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The Disenchanted Self

Representing the Subject in the Canterbury Tales

H. Marshall Leicester Jr. (Author)

Available worldwide

Paperback, 468 pages
ISBN: 9780520068339
June 1990
$36.95, £27.95
The question of the "dramatic principle" in the Canterbury Tales, of whether and how the individual tales relate to the pilgrims who are supposed to tell them, has long been a central issue in the interpretation of Chaucer's work. Drawing on ideas from deconstruction, psychoanalysis, and social theory, Leicester proposes that Chaucer can lead us beyond the impasses of contemporary literary theory and suggests new approaches to questions of agency, representation, and the gendered imagination.

Leicester reads the Canterbury Tales as radically voiced and redefines concepts like "self" and "character" in the light of current discussions of language and subjectivity. He argues for Chaucer's disenchanted practical understanding of the constructed character of the self, gender, and society, building his case through close readings of the Pardoner's, Wife of Bath's, and Knight's tales. His study is among the first major treatments of Chaucer's poetry utilizing the techniques of contemporary literary theory and provides new models for reading the poems while revising many older views of them and of Chaucer's relation to his age.
H. Marshall Leicester, Jr. is Professor of English Literature at the University of California, Santa Cruz. He is the author of several articles on Chaucer and medieval literature.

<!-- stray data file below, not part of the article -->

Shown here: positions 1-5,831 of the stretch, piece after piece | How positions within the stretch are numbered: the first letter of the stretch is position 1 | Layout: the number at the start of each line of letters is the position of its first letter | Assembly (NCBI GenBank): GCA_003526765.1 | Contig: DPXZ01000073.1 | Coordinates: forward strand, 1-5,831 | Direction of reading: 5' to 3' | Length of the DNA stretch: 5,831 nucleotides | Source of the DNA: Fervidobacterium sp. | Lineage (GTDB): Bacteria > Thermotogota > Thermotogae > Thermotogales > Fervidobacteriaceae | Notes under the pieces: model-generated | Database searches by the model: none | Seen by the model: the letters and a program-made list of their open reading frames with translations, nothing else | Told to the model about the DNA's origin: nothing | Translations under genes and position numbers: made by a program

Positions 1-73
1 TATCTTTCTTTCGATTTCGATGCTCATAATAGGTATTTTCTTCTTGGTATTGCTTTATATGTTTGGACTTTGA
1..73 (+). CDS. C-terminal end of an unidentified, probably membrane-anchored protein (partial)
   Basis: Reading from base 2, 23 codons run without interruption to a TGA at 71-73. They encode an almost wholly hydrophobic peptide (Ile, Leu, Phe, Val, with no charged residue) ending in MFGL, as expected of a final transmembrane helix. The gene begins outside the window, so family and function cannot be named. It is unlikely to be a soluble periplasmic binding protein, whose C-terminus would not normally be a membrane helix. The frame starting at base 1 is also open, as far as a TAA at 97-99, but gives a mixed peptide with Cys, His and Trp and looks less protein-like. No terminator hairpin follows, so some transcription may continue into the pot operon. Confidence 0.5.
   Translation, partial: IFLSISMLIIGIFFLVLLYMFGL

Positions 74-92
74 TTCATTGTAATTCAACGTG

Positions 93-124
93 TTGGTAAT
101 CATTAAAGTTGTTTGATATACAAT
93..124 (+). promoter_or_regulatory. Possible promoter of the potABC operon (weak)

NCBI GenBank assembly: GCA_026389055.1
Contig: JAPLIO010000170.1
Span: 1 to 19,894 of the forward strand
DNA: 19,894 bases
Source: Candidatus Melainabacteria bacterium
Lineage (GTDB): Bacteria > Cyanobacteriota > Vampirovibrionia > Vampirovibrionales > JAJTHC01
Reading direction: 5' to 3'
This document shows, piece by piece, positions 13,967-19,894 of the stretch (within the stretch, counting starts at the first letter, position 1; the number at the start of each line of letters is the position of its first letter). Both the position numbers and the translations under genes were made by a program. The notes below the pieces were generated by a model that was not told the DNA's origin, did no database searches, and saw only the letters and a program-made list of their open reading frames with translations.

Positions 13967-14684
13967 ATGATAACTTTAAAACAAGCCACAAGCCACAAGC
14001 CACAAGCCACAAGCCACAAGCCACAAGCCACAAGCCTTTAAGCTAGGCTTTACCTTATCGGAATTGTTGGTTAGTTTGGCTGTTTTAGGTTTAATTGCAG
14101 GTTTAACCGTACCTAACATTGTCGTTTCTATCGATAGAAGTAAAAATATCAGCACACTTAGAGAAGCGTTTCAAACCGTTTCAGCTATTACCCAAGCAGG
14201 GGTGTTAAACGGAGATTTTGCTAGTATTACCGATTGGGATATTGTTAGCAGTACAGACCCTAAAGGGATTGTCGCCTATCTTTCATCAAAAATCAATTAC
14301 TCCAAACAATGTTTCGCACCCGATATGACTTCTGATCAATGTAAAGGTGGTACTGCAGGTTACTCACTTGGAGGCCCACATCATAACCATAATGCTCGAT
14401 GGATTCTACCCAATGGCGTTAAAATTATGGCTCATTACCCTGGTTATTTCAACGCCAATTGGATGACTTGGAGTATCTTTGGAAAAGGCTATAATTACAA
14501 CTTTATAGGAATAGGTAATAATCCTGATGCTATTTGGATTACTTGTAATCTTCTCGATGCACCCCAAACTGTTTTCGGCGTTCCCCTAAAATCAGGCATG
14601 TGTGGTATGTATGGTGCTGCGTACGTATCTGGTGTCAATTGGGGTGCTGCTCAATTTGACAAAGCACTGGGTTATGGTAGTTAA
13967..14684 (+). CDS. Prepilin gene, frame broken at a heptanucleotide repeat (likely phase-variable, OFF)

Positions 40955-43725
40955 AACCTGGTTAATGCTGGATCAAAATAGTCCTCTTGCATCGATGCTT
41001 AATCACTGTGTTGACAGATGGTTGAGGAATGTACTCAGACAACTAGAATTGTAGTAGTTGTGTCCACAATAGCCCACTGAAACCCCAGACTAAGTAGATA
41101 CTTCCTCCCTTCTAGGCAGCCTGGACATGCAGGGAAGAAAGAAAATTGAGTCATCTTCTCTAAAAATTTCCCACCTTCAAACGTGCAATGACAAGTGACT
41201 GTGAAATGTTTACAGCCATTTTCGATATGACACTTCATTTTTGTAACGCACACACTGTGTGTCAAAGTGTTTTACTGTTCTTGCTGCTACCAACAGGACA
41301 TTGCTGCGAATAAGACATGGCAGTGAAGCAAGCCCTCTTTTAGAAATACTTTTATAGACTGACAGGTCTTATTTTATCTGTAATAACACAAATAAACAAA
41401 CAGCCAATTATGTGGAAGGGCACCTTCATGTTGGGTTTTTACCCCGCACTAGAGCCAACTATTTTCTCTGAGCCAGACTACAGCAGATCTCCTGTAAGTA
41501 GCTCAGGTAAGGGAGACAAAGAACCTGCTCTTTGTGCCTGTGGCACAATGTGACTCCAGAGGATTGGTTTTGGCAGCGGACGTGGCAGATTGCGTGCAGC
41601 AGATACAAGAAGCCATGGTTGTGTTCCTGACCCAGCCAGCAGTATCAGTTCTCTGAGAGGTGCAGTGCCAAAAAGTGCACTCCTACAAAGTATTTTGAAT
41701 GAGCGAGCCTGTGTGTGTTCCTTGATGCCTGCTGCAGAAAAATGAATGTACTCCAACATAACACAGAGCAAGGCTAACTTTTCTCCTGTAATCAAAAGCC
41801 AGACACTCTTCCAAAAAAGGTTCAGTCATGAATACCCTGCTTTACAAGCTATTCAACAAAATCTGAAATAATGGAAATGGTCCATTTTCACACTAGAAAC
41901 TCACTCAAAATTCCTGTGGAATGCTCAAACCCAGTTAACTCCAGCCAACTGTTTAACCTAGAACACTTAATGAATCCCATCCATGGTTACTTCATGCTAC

"Leicester performs a full-scale revision of the 'dramatic way of reading Chaucer,' the 'character-oriented, dramatic approaches' that continue to underlie many (perhaps most) current readings of Chaucer. His well-articulated approach to the Tales is informed by immersion in and understanding of current literary-critical theory. In fact, he makes an important intervention in critical theory (certainly in medieval literary criticism) in his project of 'recovering the subject' and theorizing its agency after the evacuation of individual subjectivity by structuralism. He operates in the knowledge that the human subject is a construct, however, a knowledge that structuralism provided; Leiscester's is thus best understood as a 'post-structuralist acitivity.' Along the way, he does brilliant close readings of thee major Tales—the Wife of Bath's, Pardoner's, and Knight's--and the General Prologue. Very few writers have asked of and gotten so much from Chaucer's texts."—Carolyn Dinshaw, author of Chaucer's Sexual Politics

"A brilliant study of the nature of human subjectivity in Chaucer's Canterbury Tales. It responds to some controversial issues in Chaucer criticism and to relevant questions in modern psychoanalytic, post-structuralist, and sociological theories of the self. It contributes to both Chaucer studies and modern theory by giving rich, nuanced, and fruitful readings of three tales. . . . Leicester's interpretations of the poems are original and compelling. Having read them, I find them indispensable."—Judith Ferster, author of Chaucer on Interpretation

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